Even though you aren't personally involved as a Jazz Professional but enjoy the genre, perhaps you would be kind enough to share the links and the concept with your friends and contacts. Every little helps in the survival of the music that we love.

Our thanks goes out to bassist and composer Christian De Mesones from Washington DC in the USA for his input in researching this article, his latest single 'Sweetnight' is featured on our first STREETJAZZ Show No. 924 in 2021 @ www.jazznet247.net/playlist_924.htm

This is an example of Adding Value and Product Perception and you may be able to think of your own ways of Adding Value to your music projects, personally I think that working with the Business Sector may be the way forward as many of them will be looking for new ideas to move forward and especially sectors like Tourists Boards, Airlines, Hotels, Hospitality etc etc,
currently most people are doing the same thing in the same way and it is hard to stand out in a crowd.

If you can introduce yourself and link your music to an idea to compliment their promotion you may 'kill two birds with one stone', or like my award winning noughties' project with a musician from Colorado, i.e. show how we could sell thousaands of CDs to 'one customer' rather than his old sales pattern of '500 CDs to 500 customers'.


'Where there is a will - there may be a way'.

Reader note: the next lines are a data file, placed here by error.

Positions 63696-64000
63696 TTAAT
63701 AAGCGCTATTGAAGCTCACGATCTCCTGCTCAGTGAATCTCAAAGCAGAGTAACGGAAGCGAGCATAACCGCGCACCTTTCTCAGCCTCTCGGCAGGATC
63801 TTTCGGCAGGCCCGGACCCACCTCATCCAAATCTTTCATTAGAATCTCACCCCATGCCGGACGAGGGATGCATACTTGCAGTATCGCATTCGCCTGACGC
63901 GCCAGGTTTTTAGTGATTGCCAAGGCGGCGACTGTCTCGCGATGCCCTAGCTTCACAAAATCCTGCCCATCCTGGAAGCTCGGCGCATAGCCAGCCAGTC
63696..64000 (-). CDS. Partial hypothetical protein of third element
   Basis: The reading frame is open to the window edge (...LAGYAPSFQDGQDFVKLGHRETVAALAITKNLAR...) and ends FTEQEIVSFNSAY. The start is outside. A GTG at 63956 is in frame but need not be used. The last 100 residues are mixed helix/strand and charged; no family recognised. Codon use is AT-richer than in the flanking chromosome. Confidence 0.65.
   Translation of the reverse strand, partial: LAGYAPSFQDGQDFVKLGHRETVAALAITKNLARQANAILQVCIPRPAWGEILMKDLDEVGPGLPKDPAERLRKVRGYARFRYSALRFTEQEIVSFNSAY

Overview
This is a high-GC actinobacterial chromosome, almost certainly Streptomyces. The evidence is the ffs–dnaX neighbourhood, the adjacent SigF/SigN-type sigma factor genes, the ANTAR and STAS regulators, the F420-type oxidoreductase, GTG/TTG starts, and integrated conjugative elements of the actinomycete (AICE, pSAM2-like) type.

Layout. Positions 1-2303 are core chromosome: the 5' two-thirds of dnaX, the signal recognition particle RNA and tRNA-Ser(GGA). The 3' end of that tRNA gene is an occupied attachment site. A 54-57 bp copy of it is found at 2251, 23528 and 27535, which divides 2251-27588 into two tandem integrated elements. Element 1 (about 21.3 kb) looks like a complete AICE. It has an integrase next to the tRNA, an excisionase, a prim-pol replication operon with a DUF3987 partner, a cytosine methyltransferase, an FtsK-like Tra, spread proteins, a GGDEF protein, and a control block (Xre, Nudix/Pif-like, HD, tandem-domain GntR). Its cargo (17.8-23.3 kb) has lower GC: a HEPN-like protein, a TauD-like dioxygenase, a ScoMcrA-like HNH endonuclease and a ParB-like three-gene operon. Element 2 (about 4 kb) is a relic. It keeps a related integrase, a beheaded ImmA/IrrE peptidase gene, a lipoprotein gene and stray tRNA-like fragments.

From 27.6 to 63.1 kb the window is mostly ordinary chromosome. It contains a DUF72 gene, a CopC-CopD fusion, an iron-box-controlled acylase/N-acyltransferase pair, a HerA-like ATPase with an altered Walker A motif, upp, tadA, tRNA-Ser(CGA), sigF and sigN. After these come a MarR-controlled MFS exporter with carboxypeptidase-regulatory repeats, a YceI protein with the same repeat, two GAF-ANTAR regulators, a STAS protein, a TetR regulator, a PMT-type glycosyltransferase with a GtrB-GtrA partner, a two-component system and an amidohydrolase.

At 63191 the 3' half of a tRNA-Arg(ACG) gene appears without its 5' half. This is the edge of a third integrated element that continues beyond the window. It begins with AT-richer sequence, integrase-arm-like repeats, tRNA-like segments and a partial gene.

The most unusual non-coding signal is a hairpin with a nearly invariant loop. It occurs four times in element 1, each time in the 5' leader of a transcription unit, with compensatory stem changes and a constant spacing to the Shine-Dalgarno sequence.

As this is the last Personal Notes of 2020 until next year I want to thank the many listeners and readers of the Radio Shows and Website for their feedback this year. As we enter into our 27th year of trying to help the jazz genre and todays' musicians we reflect on what has happened in 2020 and the tragic loss of human life, the pain and suffering of humanity, the loss of businesses and livelihoods and the bleak outlook for the coming year !

At JazzNet247 Radio Europe we will try and do all that we can here to support the music with our 8 Jazz Channels, our Website and our Blog Pages and we will be contacting all of the new artists who appear on our shows through FaceBook or by Email as usual to inform them of the opportunities that we offer on our Project to try and help support their own projects and their music and hopefully keep their profile raised in a crowded marketplace.

I will continue writing my jazz projects as time and health allows, as a full time unpaid carer to my disabled wife I must watch out for her 24 / 7 / 365 and make sure that she has some sort of quality of lfestyle even through 30 years of adversity and pain and suffering, the flipside of this scenario is that I spend a lot of time around our home and it enables me to reach out and help others as well through my music projects and through my webhosting for under-privileged children in a third world country.

At Christmas it is time for reflection, for hope, share your love when possible with your family and loved ones and maybe a prayer for hope for a recovery in 2021.

' Life Is Not A Rehearsal ' and ' It Is The Only One That We Have, Take Full Advantage Of It Now '.




Also see :-
* Submitting Your Music To Us
Recording Liners to Support Your Music
Get a Free Radio Advert
Time Out Shows
* Get Involved With Our Project

Wes George (former Webmaster with Sony Jazz UK)  
Blog Page - Facebook.com/streetjazzblogpage6 top of page